Uh-oh — European economists increasingly want the European Central Bank to follow the lead of former Federal Reserve Chair Ben Bernanke.
With all the indicators pointing to a slowing of price appreciation throughout the European Union, and an overal lackluster level of economic activity, more and more want to fire up the printing presses.
(Reuters) – The European Central Bank may be forced to print money this year to fight off deflation risks and boost what remains very fragile economic growth, according to a growing minority of economists polled by Reuters.
A third – 26 of 78 economists – have also penciled in a cut in the refinancing rate from the current 0.25% at the ECB's March 6 meeting. Most expect a reduction of 5 to 15 basis points mirroring the Bank of Japan's interest rate moves.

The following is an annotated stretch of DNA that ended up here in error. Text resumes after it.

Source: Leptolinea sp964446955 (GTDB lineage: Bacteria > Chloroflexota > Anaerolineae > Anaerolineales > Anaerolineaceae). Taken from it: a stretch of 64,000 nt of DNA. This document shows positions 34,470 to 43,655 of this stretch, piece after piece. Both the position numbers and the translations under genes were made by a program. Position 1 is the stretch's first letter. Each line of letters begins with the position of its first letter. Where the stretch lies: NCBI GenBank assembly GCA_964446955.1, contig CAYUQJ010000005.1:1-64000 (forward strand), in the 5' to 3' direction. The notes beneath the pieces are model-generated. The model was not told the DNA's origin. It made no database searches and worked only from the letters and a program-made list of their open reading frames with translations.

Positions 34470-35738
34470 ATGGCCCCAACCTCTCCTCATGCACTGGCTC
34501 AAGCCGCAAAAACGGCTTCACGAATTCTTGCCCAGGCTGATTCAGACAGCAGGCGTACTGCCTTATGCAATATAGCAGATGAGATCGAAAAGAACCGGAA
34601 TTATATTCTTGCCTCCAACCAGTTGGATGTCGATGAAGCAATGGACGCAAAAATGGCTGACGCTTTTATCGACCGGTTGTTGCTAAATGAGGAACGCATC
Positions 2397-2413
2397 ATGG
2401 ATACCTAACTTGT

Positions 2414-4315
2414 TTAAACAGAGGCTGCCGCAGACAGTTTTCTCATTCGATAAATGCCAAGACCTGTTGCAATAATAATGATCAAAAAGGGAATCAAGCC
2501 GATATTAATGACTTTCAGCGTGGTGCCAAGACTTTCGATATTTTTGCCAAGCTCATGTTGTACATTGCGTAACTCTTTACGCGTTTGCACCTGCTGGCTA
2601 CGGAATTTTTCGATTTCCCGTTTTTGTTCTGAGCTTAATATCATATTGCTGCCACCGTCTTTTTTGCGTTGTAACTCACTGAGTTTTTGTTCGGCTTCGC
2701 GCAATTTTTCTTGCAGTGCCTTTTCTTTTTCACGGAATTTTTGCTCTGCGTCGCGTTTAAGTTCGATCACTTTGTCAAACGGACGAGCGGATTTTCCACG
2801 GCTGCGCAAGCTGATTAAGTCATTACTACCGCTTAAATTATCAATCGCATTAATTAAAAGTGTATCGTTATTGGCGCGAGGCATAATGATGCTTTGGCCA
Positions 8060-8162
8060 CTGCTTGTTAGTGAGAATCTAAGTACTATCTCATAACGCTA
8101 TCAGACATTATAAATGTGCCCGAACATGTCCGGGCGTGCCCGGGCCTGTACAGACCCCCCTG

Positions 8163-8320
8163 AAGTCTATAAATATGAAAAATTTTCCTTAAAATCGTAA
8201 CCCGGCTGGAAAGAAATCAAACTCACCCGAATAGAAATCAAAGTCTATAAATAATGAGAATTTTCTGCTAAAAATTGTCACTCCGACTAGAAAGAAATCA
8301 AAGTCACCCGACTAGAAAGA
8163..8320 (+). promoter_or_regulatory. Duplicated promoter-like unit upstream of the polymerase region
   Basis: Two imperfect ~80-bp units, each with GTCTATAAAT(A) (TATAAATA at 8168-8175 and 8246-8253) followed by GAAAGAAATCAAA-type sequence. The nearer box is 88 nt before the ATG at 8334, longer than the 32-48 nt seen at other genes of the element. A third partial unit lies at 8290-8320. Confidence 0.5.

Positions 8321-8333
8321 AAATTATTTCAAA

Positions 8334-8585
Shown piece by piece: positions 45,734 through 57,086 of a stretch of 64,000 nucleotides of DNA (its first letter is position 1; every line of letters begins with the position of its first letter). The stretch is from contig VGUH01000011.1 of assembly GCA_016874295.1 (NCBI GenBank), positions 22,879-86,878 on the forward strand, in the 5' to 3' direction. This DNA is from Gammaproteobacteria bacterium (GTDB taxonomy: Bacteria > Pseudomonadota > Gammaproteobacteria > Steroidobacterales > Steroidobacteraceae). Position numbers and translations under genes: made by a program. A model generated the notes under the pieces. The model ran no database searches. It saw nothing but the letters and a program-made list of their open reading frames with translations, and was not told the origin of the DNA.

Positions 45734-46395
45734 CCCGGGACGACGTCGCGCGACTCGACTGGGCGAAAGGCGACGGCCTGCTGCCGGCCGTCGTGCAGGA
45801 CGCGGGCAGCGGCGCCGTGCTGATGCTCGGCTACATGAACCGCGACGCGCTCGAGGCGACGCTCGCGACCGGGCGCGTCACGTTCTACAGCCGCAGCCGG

That is the strongest view for an easing in policy in Reuters polls since November last year when the ECB surprised markets by cutting the benchmark rate by 25 basis points.
But most agree that the ECB has nearly run out of options with rates and will need to look to more aggressive policy measures, such as purchasing sovereign bonds as the U.S. Federal Reserve, Bank of England and Bank of Japan have done.
Although still a minority view, 19 of 63 economists polled this week expect the central bank eventually to launch its own version of such stimulus and expand its balance sheet.